Right now. We all felt comfortable, and I think it shows on screen. There was a real “family” side between us all. Even with my other partners. We also felt a real benevolence from the technical team. It inevitably made things easier and the fact that we felt good on this shoot.
Did you have the opportunity to talk a lot with Willy Cartier, the interpreter of Nico, the older young man with whom Léa falls in love, before the shooting? After all, the two of you share intense scenes that are not always easy to act …
Yes, we saw each other several times before the shoot. And from the first coffee we had together we talked about the fact that we were going to have to kiss, that we would have nude scenes. We wanted to get to know each other very quickly in order to break the ice and support each other in these moments when a little modesty or stress is enough to panic. We wanted to be real playing partners for him and me. And, luckily, Willy is a really lovely person. The collaboration went wonderfully.
At the start of the series, Léa vibrates for only one thing: dancing. You seem very comfortable in all the sequences where your character trains and rehearses choreography. Were you already a fan of dancing before the shoot, or did you have to take lessons especially for Fugueuse?
I have done a lot of dancing in my life, but unfortunately I had never done Krump and contemporary. And it turns out that those are the two styles of dance that we find in the series (laughs). But I had the chance to be accompanied by Tatiana Seguin who is an incredible coach and choreographer. And which suddenly briefed me well so that I can make small movements and that it passes.
In what state of mind are you a few days before the broadcast (this interview was carried out on Friday, September 17 at the La Rochelle Festival, editor’s note)?
It’s a mix of everything. I am obviously extremely grateful, when I see that the series is finally going to be released and that the press is already talking about it a lot. I think I will be eternally grateful to Jérôme Cornuau. Lots of enthusiasm, and even a pressing desire to show this series and to talk about this subject so strongly and so important.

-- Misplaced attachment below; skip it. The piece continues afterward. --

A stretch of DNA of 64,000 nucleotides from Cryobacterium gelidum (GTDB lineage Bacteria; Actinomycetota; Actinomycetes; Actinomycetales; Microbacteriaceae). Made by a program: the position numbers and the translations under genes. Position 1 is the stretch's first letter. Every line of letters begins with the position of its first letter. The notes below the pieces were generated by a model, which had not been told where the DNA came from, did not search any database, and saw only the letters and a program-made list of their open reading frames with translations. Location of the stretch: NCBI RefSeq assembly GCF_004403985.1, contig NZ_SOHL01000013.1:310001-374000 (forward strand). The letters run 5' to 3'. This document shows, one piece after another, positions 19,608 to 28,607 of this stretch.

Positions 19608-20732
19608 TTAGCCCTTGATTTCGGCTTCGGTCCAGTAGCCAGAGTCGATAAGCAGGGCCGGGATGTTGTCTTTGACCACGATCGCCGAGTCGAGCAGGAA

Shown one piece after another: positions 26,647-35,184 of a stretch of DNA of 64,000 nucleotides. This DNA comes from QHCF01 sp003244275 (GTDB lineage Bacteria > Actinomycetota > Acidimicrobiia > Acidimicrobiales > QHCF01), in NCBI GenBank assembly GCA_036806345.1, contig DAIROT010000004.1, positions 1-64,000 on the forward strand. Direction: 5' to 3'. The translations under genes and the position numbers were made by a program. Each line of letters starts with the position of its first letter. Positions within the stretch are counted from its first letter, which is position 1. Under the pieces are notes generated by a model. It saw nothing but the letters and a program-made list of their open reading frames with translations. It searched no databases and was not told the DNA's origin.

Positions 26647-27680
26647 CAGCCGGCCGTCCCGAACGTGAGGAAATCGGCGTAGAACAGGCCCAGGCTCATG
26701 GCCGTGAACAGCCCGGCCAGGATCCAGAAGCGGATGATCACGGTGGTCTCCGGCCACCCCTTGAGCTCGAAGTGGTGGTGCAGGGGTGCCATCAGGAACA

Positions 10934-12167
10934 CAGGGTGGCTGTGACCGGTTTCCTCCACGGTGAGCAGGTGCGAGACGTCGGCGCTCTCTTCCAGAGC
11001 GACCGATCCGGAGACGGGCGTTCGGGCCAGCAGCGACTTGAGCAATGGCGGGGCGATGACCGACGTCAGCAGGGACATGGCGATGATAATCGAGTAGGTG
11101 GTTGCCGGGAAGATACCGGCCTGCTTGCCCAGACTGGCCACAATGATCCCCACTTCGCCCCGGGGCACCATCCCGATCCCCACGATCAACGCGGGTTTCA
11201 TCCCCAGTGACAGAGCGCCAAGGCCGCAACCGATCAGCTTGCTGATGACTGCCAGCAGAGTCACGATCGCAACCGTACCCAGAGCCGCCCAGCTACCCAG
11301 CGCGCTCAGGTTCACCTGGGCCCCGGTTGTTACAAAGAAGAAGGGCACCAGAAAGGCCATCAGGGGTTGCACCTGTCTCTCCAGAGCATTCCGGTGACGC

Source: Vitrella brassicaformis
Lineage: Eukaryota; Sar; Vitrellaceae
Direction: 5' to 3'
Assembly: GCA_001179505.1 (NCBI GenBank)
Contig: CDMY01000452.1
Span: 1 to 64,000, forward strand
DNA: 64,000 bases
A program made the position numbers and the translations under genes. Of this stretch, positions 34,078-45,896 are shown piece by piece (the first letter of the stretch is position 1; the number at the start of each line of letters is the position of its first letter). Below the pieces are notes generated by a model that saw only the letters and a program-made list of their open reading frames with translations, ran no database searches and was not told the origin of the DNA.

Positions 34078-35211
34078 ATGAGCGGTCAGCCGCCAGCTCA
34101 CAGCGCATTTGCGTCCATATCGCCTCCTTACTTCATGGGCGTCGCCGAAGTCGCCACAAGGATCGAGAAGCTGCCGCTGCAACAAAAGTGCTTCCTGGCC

And then I obviously also feel stress because these are my first steps as an actress. And art is meant to be criticized. I don’t know what the audience’s feedback will be, but I hope the series and the story will be well received.
Have you ever been able to read the feedback from viewers who previewed the series on Salto?
Yes, I had very nice feedback, I am very touched. And I am surprised because I received many messages from parents, when I thought I had more feedback from people my age. But for the moment I receive a lot of messages from parents who say to me “We will perhaps leave a more open communication, we will take care of our children”. I find that great.
The public who will discover Fugueuse on TF1 will necessarily seek to know a little more about you. Can you tell us about your background before the series?
After the baccalaureate, I did a cinema license at the Conservatory. At the time, I wanted to be a director, and maybe I still want to be one day, why not. I was behind the camera and I took directing and screenwriting lessons. I got my license when I was 20, and then I wanted to study law. But it didn’t last very long, you can imagine, since I’m here (laughs). Runaway arrived very quickly.
Do you have other upcoming projects?
I will soon be seen in Mon Ange, another TF1 series produced this time by Arnauld Mercadier, with Muriel Robin and Marilou Berry. I just finished this adventure and it was again a great experience. I had great series from TF1, I am delighted. And if all goes well I should shoot two films for the cinema soon.
The Fugueuse trailer, which begins tonight on TF1 and is already available on Salto: